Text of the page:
Serum Magnesium and Risk of Sudden Cardiac Death in the Atherosclerosis Risk in Communities (ARIC) Study

James M. Peacock, Tetsuya Ohira, Wendy Post, Nona Sotoodehnia, Wayne Rosamond, and Aaron R. Folsom

This study suggests that low levels of serum Mg may be an important predictor of SCD, and warrants further research into the effectiveness of Mg supplementation for those considered to be at high risk for SCD.

Sudden cardiac death (SCD) is a major public health problem comprising more than half of all cardiovascular disease (CVD) deaths in the USA. 1 Even with estimates of coronary heart disease (CHD) mortality declining by more than 50% from 1950 to 1999, the relative proportion of SCD of all CVD deaths in the USA simultaneously increased during this time. Secular trends in Olmsted County, Minnesota from 1979 to 2003 have shown much larger declines in in-hospital death rates, with declines in out-of-hospital death rates occurring much more slowly. Major risk factors for SCD include hypertension, diabetes, smoking, family history of myocardial infarction, and obesity, but the majority of SCDs occur in those with no prior history of CVD.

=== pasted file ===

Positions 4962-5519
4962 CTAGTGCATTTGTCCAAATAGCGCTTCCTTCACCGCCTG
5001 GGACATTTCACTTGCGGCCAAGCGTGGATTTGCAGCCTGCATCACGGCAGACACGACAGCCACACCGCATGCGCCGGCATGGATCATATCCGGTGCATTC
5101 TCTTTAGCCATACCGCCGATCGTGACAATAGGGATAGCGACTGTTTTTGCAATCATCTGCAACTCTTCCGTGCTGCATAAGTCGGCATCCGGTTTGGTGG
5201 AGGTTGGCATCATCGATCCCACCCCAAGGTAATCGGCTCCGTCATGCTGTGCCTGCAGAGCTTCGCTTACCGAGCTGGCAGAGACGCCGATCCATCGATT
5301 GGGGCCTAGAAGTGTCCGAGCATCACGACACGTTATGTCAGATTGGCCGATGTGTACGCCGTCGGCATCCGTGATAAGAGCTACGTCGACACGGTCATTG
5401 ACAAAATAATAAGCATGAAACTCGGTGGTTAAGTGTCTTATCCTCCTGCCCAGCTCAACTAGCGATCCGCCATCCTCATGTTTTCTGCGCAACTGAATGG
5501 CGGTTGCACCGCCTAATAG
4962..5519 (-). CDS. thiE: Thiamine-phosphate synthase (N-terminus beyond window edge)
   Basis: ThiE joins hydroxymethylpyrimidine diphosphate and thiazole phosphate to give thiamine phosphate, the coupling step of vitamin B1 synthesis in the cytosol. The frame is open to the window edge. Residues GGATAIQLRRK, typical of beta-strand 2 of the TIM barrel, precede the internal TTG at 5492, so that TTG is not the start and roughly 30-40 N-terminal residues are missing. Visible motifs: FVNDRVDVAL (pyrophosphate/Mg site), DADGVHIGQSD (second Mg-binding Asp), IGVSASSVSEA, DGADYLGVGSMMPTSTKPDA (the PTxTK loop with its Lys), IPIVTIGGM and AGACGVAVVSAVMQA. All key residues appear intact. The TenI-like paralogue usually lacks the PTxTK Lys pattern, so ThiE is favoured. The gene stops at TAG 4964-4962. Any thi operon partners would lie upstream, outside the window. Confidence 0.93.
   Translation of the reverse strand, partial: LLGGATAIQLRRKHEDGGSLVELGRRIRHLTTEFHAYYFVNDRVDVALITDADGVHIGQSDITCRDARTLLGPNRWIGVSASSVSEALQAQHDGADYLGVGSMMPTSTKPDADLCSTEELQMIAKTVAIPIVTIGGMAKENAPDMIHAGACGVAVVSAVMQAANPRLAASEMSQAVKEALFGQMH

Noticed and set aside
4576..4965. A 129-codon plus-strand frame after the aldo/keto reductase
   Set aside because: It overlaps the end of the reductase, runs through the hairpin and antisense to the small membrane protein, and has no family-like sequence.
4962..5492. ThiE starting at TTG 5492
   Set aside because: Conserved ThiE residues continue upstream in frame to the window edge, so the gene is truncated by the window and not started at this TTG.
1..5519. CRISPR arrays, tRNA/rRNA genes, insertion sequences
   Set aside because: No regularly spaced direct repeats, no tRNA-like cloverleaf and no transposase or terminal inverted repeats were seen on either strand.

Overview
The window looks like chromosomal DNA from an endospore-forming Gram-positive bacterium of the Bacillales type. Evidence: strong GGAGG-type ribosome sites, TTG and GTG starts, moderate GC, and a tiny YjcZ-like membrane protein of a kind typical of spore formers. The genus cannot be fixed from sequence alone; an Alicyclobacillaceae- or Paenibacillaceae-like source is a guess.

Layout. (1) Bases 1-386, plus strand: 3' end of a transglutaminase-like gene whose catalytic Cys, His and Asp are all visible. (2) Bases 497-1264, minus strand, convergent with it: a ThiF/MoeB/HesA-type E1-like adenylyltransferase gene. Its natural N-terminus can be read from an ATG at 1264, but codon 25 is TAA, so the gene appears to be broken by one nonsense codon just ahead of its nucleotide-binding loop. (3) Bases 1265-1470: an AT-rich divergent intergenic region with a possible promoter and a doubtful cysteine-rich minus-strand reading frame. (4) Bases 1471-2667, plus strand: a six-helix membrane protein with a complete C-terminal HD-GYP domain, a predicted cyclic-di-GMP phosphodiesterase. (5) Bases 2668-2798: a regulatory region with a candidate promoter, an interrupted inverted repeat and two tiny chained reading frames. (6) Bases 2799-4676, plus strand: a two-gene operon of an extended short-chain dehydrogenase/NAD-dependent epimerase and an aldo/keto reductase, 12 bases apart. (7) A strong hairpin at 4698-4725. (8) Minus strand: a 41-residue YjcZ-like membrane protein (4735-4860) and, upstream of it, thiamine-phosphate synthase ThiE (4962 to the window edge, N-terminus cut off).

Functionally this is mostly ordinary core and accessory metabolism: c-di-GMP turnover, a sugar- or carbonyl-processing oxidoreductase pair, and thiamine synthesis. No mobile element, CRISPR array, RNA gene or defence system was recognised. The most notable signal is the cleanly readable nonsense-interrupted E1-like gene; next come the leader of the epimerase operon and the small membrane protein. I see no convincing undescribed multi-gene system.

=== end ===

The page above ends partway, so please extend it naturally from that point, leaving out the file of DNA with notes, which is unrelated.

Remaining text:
Magnesium (Mg), a micronutrient and common cation in the human body, is a natural calcium antagonist and modulates vasomotor tone, blood pressure, and peripheral blood flow. Though virtually all Mg is stored in cells, low levels of serum Mg are usually predictive of low levels of total body Mg as well. Previous epidemiological studies have reported that serum and dietary Mg are associated inversely with CVD risk factors such as hypertension, type 2 diabetes mellitus, the metabolic syndrome, in addition to CHD. Additional evidence from ecologic, clinical, and autopsy studies has shown higher Mg to be potentially protective against SCD, but no prospective studies have reported the association of Mg levels with incidence of SCD in the general population. In addition to its role in the regulation of blood pressure and maintenance of vascular smooth muscle tone, Mg deficiencies are known to cause ventricular arrhythmias, the most common precursors to SCD. Serum Mg levels are modified by intake of dietary Mg, calcium (Ca) and potassium (K), in addition to alcohol intake and physical exercise.

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